Tarot Prediction & Divination by Susyn Blair-Hunt

(Click image to go to this book at amazon.com)

I am testing the waters here with a new type of post which I am dubbing Book Look. The idea came to me when I received three new books last week, and I’d love to share some impressions but I haven’t spent enough time with them to justify a full review. Hence this becomes an informal look at what I think of a book.

My first Book Look is Tarot Prediction & Divination, by Susyn Blair-Hunt. This falls into the category of a new purchase which I haven’t had long enough to give a detailed review, but I want to share my first thoughts.

I haven’t found any new tarot book releases to interest or excite me for some time. I have better luck with older — and often out-of-print — books due to my interests and approach to tarot. I was hoping this new book from Blair-Hunt would break this trend and it is promising.

I like the general tone and style of Tarot Prediction & Divination, and the way it illustrates its concepts mainly by presenting sample readings for each spread introduced. I don’t want to make it sound like it’s simply a book of spreads, although that does seem to form the structure. The author talks about reading the cards on three levels: divinatory, therapeutic and spiritual. I think this is a great idea; I will read the same cards on two levels, which in my case tends to fit categories of prediction or advice.

I like the way the author presents her spreads, which are all general reading tools or diagnostics that fit a certain genre of reading. I’m not sure how to categorize this, because it doesn’t feel like a spread book to me. I have looked at various spread books, and with one exception (Classic Tarot Spreads by Sandor Konraad), I don’t care for them. It’s probably because I tend to favor spreads that have no positional meanings, or that are generalized and comprehensive a la the twelve astrological house layout. Blair-Hunt’s book presents spreads for different kinds of readings — from daily draws to past lives — and yet somehow it works for me. Perhaps it’s the spirit of the book, which seems to be using spreads to teach her tarot reading approach.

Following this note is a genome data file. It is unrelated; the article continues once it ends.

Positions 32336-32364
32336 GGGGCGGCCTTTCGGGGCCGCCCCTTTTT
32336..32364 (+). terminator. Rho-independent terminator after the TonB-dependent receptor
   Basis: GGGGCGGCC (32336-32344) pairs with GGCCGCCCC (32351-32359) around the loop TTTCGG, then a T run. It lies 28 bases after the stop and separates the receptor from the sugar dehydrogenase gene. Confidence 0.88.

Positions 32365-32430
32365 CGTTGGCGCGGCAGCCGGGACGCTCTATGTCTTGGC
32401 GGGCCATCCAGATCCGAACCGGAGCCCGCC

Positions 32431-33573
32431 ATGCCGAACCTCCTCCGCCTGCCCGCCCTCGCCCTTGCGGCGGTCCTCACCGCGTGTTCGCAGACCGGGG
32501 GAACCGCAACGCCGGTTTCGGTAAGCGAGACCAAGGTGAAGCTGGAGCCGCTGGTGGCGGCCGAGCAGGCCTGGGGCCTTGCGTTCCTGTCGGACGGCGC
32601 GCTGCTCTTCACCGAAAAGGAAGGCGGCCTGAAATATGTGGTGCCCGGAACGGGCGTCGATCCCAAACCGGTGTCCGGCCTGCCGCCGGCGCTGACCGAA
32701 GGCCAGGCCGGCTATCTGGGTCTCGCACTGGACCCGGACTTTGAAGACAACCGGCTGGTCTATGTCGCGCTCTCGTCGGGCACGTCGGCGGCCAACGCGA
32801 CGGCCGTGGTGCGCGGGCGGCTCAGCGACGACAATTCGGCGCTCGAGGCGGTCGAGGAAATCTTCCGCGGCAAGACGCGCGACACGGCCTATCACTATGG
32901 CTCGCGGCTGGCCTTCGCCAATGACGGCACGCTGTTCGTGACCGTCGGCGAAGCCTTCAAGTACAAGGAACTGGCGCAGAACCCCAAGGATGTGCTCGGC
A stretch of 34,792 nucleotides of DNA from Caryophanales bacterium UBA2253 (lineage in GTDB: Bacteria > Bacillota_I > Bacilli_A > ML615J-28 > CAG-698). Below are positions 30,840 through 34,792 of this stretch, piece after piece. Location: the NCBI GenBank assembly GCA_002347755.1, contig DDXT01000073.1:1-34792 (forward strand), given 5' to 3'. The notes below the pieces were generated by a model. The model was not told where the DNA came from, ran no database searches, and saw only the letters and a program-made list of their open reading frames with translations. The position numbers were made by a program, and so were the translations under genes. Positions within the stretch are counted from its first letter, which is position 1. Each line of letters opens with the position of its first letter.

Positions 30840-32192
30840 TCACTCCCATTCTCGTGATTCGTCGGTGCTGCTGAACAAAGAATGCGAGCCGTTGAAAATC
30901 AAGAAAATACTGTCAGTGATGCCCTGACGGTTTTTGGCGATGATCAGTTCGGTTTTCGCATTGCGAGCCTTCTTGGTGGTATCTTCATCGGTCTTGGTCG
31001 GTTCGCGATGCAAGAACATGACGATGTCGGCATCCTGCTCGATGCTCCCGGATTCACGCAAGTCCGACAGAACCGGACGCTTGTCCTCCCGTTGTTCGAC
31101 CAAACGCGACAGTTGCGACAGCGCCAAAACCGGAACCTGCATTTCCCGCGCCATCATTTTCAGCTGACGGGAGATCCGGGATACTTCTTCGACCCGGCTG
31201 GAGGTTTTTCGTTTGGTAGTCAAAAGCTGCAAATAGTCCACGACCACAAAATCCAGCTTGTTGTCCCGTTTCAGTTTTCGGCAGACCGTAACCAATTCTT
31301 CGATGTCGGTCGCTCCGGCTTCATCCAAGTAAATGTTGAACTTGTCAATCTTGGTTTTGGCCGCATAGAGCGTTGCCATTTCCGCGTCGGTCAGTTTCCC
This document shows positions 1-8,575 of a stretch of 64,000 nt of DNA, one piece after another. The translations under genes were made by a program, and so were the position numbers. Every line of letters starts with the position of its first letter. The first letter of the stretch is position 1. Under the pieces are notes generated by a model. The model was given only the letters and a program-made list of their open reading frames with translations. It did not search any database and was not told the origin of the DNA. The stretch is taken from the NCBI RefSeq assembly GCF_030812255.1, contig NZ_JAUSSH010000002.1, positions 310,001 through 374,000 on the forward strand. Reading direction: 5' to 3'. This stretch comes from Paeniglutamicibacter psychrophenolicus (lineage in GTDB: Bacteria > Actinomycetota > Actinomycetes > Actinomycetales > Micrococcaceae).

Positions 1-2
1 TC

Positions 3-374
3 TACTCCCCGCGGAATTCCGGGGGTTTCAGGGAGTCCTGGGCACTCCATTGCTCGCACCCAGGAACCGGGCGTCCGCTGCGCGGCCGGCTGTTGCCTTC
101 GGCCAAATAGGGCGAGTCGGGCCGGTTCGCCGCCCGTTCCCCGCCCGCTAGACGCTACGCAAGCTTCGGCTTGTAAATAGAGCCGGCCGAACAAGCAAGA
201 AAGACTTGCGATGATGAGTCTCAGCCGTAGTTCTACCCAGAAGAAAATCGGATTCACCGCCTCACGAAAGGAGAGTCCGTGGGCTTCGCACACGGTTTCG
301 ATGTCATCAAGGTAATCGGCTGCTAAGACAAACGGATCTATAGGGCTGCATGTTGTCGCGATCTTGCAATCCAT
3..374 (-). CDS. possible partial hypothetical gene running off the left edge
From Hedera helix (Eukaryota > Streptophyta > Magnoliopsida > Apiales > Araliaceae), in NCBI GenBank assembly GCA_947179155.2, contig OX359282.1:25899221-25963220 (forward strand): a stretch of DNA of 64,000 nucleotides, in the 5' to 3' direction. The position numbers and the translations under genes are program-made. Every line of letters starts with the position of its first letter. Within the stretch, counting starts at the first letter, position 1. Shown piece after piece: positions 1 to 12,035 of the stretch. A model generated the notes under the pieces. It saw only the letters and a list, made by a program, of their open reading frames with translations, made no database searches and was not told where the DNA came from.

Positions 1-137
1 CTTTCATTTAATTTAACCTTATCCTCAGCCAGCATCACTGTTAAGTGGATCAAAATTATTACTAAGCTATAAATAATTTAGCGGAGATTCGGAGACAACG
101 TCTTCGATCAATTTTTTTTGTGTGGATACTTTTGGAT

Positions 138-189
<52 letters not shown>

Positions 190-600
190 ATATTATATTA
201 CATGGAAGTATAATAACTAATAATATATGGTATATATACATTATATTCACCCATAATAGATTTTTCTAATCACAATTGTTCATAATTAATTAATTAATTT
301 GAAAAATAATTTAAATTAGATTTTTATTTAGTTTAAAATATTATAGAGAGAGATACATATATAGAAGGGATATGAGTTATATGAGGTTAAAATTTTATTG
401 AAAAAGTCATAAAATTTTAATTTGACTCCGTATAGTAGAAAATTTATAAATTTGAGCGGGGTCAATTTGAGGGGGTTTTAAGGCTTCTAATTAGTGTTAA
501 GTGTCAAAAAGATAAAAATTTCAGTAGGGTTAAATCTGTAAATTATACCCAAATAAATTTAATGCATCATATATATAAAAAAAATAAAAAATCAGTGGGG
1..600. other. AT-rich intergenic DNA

She even has a section and spread on channeling, in the sense of spirit communication, which is something you don’t find in many (any?) tarot books!

I found a new style and spread for approaching a daily reading. The author uses five cards intended to be read “like a clock,” thus taking time into account in terms of event progression. It’s a subtle difference to the canonical three card draw, and perhaps it’s not new to everyone, but it’s not a daily draw I’d tried before. Heck, I’ve never liked dailies but I want to incorporate this one for a while!

Perhaps that sums up what the book represents to me: it promises to refresh my tarot practice with new ideas that I want to try. My tarot studies are in need of inspiration to revitalize my approach and I may find some of that in this book’s ideas. I can study many reading examples from someone whose style looks similar to mine; and I can try some spreads that fit my aesthetic sense. As a plus, it includes pictures from my favorite deck the Lo Scarabeo Tarot.

So this book comes at a time where it fits my needs and that’s good for me. As mentioned, I’ve not done more than skim the book, so my opinions may change; and your mileage may vary.

Any opinions on this book? Please, share them in the comments!

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